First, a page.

SACRAMENTO, Calif., USA - So, what was the best Thanksgiving dinner - taste wise - you ever had? For me, that's hard to narrow down, considering how many I have choose from, spanning six decades.
Six decades? Kee-rist!
But the one that sticks in my mind today wasn't served on fine china, on a table covered with linen. And the silverware wasn't silver, though it got the job done neatly enough.
It was 40-plus years ago that I was working at a Minute Man gas station in the burg of Falconer, New York, seven miles from my home in Lakewood that Thanksgiving Day. And there was no getting around the job and working. Jobs were scarce, particularly for unskilled college kids. And I certainly fit that bill.
So I sat staring at the mostly empty gas pumps for four hours that afternoon, the very occasional customer stopping by on their way to a nice dinner somewhere. They were dressed quite fancy; I was dressed in ragged white coveralls.
Mostly I remember it was cold - damned cold - and I was hungry. The little restaurants nearby, where I always picked up a cheap lunch, were closed that day.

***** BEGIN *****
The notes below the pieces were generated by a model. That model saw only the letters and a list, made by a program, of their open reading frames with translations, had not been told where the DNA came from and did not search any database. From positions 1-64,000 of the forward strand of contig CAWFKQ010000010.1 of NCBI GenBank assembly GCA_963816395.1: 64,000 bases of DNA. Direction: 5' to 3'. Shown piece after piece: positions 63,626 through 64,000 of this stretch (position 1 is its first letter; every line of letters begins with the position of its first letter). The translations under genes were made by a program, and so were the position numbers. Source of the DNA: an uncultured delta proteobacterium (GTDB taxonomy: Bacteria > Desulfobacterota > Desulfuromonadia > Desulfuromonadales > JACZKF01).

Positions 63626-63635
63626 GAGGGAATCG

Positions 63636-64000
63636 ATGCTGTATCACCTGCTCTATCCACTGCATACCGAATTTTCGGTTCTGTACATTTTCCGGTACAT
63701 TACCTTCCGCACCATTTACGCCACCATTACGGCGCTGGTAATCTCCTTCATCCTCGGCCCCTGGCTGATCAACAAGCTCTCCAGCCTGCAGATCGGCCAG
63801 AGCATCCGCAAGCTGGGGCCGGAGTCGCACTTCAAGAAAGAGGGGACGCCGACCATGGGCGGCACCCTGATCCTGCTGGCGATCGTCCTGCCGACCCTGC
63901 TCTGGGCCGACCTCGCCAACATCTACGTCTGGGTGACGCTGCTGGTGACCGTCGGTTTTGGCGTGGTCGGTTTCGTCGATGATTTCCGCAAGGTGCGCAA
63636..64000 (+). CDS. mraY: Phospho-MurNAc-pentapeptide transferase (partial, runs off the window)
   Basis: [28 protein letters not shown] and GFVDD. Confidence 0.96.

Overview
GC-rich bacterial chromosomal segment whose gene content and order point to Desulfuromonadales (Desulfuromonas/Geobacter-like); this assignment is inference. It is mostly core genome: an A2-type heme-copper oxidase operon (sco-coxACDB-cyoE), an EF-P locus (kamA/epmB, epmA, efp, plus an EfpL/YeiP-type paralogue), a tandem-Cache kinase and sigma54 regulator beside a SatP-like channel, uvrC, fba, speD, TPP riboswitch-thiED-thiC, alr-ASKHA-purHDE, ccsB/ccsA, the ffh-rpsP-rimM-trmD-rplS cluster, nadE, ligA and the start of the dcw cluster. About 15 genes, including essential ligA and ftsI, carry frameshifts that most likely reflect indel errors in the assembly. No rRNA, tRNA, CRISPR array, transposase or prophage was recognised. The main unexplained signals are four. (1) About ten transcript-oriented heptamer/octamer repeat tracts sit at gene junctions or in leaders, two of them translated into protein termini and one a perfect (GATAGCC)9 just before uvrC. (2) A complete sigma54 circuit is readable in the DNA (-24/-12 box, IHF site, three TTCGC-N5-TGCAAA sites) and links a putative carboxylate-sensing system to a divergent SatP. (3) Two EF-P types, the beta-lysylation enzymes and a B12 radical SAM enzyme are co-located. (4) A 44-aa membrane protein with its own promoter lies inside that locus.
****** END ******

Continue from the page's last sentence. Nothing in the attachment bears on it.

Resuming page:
But midway through my shift, a familiar car came barreling in, a Camaro if my memory is right. It was my high school amigo Bud Hooper whose parents lived in Falconer. Bud was bearing a plate of leftover food from their dinner eaten earlier that day. Bud's mom Shirley knew I was sitting at Minute Man, counting the hours until I could head back home to my family where the official Thanksgiving dinner was underway, Manhattans flowing.
What I also remember was putting the aluminum-foiled wrapped plate on a radiator in the backroom to warm it up a little and cracking it neatly in two.
Cracked plate or not, the turkey and potatoes and dressing were soooo good I rarely smell a turkey cooking without thinking of them and that cold November afternoon and how nice it was.
And perhaps the nicest thing - something to remember today - was that it was totally unexpected. I had decided that afternoon that I would rely on some stale Fritos from a vending machine and a Mountain Dew soda to get me through until quitting time.
Instead, thanks to the kindness of a friend's mom, I had fabulous meal.
Sorry about the cracked plate, Shirley. But thanks again, 40-plus years later.
Two March events set at Temple Beth Hillel
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